On Rent-Seeking Cost Under Democracy And Under Dictatorship
AbstractThis note argues that, broadly speaking, democracies have a comparative advantage over dictatorships in keeping rent-seeking costs down by imposing penalties that reduce returns to scale in rent-seeking. Dictatorships have a comparative advantage in restricting the number of rent-seekers through higher entry barriers into rent-seeking, although not to the point of eliminating rent-seeking altogether. Of the two, the former is potentially a more effective way to control rent-seeking costs. For this reason, a democracy has the potential to achieve lower rent-seeking losses, as a share of total rent available, than does a dictatorship, although this may require the democracy to achieve a high degree of transparency of government, along with freedom of the press, the judiciary, and public and private watchdog agencies to criticize politicians and public officials.
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Bibliographic InfoPaper provided by Carleton University, Department of Economics in its series Carleton Economic Papers with number 07-01.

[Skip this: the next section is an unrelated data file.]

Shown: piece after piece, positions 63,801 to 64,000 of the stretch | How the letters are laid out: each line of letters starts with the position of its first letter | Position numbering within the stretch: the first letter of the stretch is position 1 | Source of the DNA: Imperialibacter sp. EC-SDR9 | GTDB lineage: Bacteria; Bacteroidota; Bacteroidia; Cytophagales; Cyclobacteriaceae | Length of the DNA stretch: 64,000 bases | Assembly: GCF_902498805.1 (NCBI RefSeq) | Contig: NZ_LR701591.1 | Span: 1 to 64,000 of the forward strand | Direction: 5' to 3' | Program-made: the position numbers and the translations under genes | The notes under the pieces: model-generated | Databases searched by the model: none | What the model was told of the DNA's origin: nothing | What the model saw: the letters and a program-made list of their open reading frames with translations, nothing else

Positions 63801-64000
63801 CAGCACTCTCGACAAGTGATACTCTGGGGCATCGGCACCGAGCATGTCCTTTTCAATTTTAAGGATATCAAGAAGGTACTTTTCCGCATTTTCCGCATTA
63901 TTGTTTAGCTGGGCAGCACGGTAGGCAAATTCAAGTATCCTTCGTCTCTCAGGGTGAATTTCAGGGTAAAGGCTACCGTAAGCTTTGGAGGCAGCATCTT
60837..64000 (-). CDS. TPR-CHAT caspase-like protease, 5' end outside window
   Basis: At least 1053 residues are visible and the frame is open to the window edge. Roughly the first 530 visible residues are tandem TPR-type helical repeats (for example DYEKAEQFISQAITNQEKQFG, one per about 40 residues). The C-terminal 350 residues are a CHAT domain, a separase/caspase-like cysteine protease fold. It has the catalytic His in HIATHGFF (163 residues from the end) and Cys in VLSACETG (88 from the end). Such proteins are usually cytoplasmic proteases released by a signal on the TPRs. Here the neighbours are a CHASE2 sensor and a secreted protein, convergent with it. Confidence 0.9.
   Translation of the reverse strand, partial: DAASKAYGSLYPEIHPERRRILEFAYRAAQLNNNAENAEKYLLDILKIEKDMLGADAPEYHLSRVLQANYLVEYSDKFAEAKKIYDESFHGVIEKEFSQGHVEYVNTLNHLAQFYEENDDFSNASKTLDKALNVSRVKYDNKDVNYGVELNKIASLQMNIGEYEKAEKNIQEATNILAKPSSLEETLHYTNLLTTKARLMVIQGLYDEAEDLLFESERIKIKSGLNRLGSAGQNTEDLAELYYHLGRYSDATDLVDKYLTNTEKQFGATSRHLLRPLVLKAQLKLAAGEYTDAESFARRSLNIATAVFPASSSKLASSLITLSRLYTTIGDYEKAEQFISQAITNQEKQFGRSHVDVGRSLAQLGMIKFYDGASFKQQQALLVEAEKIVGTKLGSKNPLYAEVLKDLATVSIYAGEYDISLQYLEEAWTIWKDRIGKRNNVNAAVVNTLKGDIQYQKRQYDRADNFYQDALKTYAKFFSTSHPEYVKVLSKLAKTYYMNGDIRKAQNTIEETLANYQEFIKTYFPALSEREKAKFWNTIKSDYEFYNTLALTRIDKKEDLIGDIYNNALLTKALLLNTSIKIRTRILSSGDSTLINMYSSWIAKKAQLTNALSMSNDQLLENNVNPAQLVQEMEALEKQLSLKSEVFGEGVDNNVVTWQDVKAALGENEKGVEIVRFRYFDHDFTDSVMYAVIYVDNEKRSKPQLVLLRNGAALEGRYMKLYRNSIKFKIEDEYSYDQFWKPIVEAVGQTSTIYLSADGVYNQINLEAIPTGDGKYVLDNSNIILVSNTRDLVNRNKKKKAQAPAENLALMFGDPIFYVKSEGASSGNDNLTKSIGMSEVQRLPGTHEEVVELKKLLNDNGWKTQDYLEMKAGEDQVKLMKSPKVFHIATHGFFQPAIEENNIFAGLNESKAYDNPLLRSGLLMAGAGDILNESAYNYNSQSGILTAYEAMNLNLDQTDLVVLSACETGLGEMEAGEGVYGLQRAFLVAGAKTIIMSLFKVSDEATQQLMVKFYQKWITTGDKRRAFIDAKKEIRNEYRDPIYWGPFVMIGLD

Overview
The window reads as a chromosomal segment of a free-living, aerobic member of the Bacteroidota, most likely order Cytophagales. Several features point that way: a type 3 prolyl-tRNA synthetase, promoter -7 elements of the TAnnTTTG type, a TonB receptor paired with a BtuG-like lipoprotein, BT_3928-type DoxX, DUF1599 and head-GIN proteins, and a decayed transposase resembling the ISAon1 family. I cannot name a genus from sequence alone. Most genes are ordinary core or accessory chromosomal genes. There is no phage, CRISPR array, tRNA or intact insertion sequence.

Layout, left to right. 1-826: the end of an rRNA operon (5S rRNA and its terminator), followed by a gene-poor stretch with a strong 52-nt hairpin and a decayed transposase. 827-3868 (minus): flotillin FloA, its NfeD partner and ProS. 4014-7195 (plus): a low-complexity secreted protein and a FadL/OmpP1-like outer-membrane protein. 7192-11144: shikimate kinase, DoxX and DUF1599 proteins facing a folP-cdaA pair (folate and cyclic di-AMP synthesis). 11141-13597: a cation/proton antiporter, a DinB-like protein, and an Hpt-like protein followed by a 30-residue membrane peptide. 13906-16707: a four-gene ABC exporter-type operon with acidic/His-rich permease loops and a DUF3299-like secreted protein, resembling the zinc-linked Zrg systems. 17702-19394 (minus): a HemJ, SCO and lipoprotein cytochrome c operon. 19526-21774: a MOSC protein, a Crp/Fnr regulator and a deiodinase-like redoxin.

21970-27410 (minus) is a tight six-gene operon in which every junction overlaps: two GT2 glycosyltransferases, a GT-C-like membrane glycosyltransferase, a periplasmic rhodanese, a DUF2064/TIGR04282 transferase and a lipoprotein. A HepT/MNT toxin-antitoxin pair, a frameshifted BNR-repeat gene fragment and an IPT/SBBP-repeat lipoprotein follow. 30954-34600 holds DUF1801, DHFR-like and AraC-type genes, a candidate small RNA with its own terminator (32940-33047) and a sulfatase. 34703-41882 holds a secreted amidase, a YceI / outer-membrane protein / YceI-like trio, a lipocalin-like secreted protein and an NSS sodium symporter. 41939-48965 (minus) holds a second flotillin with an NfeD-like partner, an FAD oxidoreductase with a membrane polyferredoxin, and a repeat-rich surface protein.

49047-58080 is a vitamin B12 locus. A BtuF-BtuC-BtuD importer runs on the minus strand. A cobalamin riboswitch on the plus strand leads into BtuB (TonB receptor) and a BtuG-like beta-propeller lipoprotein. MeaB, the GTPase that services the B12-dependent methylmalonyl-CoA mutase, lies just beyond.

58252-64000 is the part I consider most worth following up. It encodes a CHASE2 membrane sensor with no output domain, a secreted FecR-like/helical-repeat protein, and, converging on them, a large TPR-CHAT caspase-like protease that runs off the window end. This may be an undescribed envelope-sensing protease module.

Length: 31 pages
Date of creation: 15 Mar 2007
Date of revision: 01 May 2008
Publication status: Published: Carleton Economic Paper
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Find related papers by JEL classification:
- D72 - Microeconomics - - Analysis of Collective Decision-Making - - - Political Processes: Rent-seeking, Lobbying, Elections, Legislatures, and Voting Behavior
- H00 - Public Economics - - General - - - General
- H19 - Public Economics - - Structure and Scope of Government - - - Other
This paper has been announced in the following NEP Reports:
- NEP-ALL-2007-03-31 (All new papers)
- NEP-CDM-2007-03-31 (Collective Decision-Making)
- NEP-PBE-2007-03-31 (Public Economics)
- NEP-POL-2007-03-31 (Positive Political Economics)
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